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The Inductive Algebra, Embracing a Complete Course for Schools and Academies
William J 1843-1914 Milne
No preview available - 2016
The Inductive Algebra: Embracing a Complete Course for Schools and Academies
William James Milne
No preview available - 1881
acres added algebraic arithmetical progression arithmetical series binomial cents changed Clearing of fractions coefficient complete divisor Completing the square cube root digits Divide dividend division dollars equal factors exact divisor Expand Explanation.—Since Extracting the square factor will rationalize Find the cube Find the logarithm Find the number Find the square Find the sum find the values fourth power fractional exponents geometrical progression geometrical series Give the rule greatest common divisor last term least common denominator least common multiple literal quantities mantissa miles mixed quantities monomial multiplied negative quantity number of terms numbers in arithmetical obtained polynomial positive quantity prime factors principle relating Principles.—1 PROCESS proportion quadratic equation quan quotient radical quantity radical sign ratio second member second power second term SOLUTION Solve an example square root subtract third power three numbers tion tities Transposing trial divisor twice unknown quantities x2 f yards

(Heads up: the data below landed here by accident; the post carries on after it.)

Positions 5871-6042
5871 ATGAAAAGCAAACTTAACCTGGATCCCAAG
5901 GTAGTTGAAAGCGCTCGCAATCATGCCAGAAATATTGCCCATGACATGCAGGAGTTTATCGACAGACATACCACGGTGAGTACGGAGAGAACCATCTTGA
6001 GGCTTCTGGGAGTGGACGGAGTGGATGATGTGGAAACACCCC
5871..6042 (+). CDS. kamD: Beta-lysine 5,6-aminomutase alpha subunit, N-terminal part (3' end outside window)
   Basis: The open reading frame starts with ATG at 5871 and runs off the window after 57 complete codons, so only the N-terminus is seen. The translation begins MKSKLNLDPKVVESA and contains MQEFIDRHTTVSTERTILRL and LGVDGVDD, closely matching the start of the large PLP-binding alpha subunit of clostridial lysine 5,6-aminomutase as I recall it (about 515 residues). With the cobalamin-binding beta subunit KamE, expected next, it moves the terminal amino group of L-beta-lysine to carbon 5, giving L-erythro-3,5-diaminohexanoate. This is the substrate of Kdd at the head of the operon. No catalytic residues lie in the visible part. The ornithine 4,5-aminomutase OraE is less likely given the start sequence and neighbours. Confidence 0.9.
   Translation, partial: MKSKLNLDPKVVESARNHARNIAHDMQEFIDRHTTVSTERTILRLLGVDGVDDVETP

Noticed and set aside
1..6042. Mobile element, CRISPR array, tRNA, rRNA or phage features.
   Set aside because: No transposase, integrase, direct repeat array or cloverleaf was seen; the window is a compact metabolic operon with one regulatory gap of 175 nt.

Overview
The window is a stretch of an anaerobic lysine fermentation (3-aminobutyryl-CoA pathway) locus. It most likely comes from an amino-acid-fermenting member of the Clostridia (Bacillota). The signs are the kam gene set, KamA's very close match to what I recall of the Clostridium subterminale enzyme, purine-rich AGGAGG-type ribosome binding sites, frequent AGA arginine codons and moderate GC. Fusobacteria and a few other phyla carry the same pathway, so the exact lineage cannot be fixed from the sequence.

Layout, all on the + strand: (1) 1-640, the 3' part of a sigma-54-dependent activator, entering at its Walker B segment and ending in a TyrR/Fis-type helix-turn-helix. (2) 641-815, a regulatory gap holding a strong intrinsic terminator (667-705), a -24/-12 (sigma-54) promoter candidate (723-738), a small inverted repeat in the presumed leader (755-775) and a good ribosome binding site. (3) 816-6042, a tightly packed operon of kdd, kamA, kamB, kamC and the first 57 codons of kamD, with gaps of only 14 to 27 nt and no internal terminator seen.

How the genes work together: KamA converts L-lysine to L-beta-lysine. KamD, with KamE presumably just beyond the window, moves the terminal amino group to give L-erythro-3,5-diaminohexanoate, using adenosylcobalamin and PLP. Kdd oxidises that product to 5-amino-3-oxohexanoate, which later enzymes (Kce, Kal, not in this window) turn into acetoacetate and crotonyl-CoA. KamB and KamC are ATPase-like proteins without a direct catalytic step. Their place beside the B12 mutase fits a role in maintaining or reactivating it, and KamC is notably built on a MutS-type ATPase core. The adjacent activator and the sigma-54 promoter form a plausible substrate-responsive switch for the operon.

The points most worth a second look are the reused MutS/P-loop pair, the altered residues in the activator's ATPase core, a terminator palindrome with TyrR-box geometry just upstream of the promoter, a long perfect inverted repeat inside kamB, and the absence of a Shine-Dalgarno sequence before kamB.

Page 60 - Divide the first term of the dividend by the first term of the divisor, and write the result as the first term of the quotient.
Page 113 - Subtract the numerator of the subtrahend from the numerator of the minuend, and place the difference over the common denominator.
Page 182 - Find the square root of the first term, write it as the first term of the root, and subtract its square from the given polynomial. Divide the first term of the remainder by...
Page 186 - Add to the trial divisor the figure last found, multiply this complete divisor by the figure of the root found, subtract the product from the dividend, and to the remainder annex the next period for the next dividend.
Page 189 - Tlie result will be the complete divisor. Multiply the complete divisor by the last term of the root found, and subtract this product from the dividend.
Page 256 - That is, in any proportion either extreme ' is equal to the product of the means divided by the other extreme ; and either mean is equal to the product of the extremes divided by the other mean.
Page 52 - The square of the difference of two quantities is equal to the square of the first, minus twice the product of the first and second, plus the square of the second.
Page 46 - Multiply each term of the multiplicand by each term of the multiplier, and add the partial products.